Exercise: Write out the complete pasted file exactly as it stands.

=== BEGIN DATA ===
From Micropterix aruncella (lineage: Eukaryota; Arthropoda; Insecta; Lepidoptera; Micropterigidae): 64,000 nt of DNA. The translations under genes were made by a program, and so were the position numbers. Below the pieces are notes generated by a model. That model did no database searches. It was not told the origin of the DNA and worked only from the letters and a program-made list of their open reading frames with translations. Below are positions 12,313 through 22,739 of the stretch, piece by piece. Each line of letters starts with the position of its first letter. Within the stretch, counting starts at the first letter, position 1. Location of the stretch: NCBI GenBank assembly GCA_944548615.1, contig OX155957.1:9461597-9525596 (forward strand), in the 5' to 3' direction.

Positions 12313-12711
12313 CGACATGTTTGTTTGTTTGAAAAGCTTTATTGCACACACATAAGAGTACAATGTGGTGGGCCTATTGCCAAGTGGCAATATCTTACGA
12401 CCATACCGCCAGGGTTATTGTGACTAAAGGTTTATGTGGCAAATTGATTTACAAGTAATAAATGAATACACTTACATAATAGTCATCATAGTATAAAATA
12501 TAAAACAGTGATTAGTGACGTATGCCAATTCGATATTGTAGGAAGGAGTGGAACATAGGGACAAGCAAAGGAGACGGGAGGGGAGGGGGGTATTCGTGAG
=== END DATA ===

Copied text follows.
From Micropterix aruncella (lineage: Eukaryota; Arthropoda; Insecta; Lepidoptera; Micropterigidae): 64,000 nt of DNA. The translations under genes were made by a program, and so were the position numbers. Below the pieces are notes generated by a model. That model did no database searches. It was not told the origin of the DNA and worked only from the letters and a program-made list of their open reading frames with translations. Below are positions 12,313 through 22,739 of the stretch, piece by piece. Each line of letters starts with the position of its first letter. Within the stretch, counting starts at the first letter, position 1. Location of the stretch: NCBI GenBank assembly GCA_944548615.1, contig OX155957.1:9461597-9525596 (forward strand), in the 5' to 3' direction.

Positions 12313-12711
12313 CGACATGTTTGTTTGTTTGAAAAGCTTTATTGCACACACATAAGAGTACAATGTGGTGGGCCTATTGCCAAGTGGCAATATCTTACGA
12401 CCATACCGCCAGGGTTATTGTGACTAAAGGTTTATGTGGCAAATTGATTTACAAGTAATAAATGAATACACTTACATAATAGTCATCATAGTATAAAATA
12501 TAAAACAGTGATTAGTGACGTATGCCAATTCGATATTGTAGGAAGGAGTGGAACATAGGGACAAGCAAAGGAGACGGGAGGGGAGGGGGGTATTCGTGAG